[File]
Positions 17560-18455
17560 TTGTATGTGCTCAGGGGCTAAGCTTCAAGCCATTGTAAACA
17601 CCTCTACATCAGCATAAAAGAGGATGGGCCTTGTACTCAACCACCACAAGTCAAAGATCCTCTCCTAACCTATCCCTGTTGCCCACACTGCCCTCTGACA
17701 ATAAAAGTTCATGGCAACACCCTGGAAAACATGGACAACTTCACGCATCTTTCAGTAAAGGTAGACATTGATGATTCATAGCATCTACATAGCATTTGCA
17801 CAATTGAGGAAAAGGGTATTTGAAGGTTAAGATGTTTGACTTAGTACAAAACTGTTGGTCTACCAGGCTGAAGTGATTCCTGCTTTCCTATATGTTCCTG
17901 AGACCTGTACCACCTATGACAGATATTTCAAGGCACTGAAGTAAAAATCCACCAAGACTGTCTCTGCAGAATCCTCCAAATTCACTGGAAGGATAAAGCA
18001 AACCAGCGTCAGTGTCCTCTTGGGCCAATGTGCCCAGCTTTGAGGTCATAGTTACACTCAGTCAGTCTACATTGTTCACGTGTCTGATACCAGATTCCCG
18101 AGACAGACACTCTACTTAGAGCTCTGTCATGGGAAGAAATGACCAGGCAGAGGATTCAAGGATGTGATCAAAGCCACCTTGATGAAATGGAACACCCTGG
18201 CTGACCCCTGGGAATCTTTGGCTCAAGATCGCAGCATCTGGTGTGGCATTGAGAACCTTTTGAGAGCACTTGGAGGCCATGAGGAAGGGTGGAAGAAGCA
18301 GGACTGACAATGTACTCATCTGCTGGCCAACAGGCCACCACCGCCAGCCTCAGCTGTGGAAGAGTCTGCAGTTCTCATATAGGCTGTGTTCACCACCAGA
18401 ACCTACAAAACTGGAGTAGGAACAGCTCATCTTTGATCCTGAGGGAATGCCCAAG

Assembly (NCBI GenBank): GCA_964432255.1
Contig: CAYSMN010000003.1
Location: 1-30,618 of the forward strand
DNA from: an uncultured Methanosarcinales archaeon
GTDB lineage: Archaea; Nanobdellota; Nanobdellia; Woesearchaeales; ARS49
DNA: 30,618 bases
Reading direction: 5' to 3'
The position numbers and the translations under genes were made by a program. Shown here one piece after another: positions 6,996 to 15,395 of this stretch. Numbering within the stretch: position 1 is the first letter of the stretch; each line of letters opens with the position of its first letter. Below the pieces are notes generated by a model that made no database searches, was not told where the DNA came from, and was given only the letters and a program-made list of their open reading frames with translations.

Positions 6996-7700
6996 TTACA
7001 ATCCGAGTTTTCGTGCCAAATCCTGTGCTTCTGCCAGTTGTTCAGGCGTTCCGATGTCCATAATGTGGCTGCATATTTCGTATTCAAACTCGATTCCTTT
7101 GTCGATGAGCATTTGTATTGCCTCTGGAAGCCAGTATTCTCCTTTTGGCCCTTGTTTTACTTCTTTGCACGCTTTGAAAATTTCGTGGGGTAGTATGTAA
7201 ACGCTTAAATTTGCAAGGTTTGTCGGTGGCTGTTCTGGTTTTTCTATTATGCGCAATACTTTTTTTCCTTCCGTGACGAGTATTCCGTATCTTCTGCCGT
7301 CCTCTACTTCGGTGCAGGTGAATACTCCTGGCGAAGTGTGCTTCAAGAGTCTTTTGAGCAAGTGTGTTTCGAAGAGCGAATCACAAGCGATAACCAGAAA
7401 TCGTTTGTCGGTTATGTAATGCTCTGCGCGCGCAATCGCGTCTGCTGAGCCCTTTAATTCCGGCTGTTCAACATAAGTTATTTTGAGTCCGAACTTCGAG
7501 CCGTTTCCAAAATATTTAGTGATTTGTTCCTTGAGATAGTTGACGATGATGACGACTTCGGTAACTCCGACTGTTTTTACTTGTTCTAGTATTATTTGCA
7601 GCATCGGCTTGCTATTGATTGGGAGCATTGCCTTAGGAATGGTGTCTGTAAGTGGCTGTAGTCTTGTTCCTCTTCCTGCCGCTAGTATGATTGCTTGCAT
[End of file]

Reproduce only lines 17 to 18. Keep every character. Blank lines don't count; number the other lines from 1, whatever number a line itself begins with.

DNA: 30,618 bases
Reading direction: 5' to 3'